For three decades, Hezbollah maintained a singular focus as a Lebanese military group fighting Israel. It built a network of bunkers and tunnels near Lebanon’s southern border, trained thousands of committed fighters to battle Israel’s army and built up an arsenal of rockets capable of striking far across the Jewish state.
But as the Middle East has changed, with conflicts often having nothing to do with Israel flaring up around the region, Hezbollah has changed, too.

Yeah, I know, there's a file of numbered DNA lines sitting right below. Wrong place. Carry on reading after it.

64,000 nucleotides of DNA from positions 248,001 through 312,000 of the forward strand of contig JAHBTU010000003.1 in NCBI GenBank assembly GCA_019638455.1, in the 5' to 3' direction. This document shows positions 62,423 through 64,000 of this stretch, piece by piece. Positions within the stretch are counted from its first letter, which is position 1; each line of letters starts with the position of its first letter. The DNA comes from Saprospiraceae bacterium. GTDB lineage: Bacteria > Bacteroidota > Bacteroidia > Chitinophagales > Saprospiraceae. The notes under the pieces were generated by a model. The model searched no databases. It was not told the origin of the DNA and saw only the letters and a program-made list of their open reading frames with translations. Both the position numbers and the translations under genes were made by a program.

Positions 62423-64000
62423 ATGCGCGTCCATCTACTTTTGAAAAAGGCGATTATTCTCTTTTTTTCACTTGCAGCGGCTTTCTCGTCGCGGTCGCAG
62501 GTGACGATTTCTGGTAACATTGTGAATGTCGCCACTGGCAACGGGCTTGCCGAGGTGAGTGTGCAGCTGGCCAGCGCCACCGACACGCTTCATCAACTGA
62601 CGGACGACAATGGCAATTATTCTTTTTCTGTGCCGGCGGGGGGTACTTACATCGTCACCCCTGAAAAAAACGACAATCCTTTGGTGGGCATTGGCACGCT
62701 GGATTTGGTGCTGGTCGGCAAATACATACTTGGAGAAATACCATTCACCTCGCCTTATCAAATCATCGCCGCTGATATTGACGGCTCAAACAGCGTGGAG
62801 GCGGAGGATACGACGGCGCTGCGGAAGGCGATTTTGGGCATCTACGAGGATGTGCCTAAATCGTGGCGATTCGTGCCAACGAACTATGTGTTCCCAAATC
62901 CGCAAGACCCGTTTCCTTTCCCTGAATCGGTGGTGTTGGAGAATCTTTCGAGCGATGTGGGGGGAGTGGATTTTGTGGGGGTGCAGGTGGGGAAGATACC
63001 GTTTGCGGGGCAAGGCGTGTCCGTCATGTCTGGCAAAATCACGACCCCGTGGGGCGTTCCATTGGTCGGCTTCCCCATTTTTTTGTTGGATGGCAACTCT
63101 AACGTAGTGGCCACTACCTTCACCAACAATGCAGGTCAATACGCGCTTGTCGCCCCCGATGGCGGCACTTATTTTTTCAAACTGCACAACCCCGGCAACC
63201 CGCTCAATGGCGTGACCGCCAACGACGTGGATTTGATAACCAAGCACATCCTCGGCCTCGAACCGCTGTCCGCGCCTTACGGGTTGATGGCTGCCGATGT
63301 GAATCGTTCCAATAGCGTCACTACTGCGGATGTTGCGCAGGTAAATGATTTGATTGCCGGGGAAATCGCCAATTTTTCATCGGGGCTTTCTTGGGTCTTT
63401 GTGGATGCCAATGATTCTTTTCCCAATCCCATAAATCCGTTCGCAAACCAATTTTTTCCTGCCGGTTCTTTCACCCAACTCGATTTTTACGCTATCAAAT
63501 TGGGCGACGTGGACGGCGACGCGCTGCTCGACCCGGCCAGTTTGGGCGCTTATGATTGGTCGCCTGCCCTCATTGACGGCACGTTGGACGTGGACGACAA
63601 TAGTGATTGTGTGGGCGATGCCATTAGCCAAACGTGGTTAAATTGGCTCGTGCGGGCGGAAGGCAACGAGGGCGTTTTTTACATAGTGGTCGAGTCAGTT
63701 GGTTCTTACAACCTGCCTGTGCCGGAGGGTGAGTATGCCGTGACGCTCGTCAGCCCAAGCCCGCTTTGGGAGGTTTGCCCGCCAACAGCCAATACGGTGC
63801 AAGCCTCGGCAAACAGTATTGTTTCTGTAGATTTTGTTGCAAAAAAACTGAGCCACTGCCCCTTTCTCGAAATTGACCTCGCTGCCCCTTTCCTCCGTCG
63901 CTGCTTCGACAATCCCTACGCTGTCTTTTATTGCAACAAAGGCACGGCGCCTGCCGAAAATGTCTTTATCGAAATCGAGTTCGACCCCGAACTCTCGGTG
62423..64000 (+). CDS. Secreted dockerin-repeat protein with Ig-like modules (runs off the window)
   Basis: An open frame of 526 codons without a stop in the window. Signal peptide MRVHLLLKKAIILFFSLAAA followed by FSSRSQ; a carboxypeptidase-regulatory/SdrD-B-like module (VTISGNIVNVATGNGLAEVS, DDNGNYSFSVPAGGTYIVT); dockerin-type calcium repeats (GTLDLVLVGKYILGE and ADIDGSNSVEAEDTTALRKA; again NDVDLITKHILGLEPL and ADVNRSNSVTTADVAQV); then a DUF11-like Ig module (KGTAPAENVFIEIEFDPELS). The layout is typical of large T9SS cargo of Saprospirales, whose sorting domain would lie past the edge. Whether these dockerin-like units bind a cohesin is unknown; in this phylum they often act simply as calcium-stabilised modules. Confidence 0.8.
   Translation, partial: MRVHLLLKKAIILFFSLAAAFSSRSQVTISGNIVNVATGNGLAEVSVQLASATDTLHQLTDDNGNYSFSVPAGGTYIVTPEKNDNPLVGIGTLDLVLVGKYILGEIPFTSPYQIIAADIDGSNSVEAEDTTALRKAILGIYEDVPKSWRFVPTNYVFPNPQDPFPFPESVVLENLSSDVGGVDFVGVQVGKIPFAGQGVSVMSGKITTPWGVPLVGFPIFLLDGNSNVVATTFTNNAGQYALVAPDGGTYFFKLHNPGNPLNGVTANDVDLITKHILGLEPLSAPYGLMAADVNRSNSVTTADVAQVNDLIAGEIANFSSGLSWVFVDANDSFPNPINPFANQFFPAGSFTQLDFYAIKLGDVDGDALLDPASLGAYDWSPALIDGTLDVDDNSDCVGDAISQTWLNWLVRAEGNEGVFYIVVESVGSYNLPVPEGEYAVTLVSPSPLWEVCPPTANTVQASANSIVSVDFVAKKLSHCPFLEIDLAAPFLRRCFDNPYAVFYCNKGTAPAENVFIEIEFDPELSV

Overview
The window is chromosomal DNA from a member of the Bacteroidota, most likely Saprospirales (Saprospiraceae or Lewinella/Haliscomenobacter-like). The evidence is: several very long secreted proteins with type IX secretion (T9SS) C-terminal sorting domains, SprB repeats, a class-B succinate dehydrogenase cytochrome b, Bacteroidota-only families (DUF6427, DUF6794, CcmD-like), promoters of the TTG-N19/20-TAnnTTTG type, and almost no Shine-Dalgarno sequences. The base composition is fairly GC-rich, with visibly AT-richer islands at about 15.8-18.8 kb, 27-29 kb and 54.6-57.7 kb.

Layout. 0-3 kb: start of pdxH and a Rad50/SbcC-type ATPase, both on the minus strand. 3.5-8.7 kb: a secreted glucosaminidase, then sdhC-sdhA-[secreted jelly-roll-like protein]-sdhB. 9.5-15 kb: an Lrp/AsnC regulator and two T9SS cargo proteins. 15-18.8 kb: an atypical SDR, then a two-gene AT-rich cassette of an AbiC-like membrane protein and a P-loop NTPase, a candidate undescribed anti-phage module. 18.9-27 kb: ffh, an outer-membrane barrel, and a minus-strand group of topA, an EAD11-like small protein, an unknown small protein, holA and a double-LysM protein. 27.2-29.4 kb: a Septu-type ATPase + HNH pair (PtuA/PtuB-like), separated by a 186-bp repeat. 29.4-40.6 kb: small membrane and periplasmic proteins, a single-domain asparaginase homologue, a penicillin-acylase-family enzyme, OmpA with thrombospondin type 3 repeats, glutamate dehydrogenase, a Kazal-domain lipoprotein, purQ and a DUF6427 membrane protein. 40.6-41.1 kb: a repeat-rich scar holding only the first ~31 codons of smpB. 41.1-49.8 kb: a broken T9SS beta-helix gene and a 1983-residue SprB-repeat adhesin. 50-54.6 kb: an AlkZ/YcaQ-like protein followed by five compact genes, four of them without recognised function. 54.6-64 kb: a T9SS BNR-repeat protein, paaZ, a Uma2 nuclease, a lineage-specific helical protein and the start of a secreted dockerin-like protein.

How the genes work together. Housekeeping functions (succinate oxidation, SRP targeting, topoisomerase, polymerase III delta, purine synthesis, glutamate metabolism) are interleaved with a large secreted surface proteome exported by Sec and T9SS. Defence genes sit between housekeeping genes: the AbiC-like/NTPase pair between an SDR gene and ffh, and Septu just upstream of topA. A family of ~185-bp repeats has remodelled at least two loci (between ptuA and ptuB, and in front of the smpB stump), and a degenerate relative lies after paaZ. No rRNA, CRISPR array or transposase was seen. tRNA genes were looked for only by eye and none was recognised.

It has rapidly expanded its realm of operations. It has sent legions of fighters to Syria. It has sent trainers to Iraq. It has backed rebels in Yemen. And it has helped organize a battalion of militants from Afghanistan that can fight almost anywhere.
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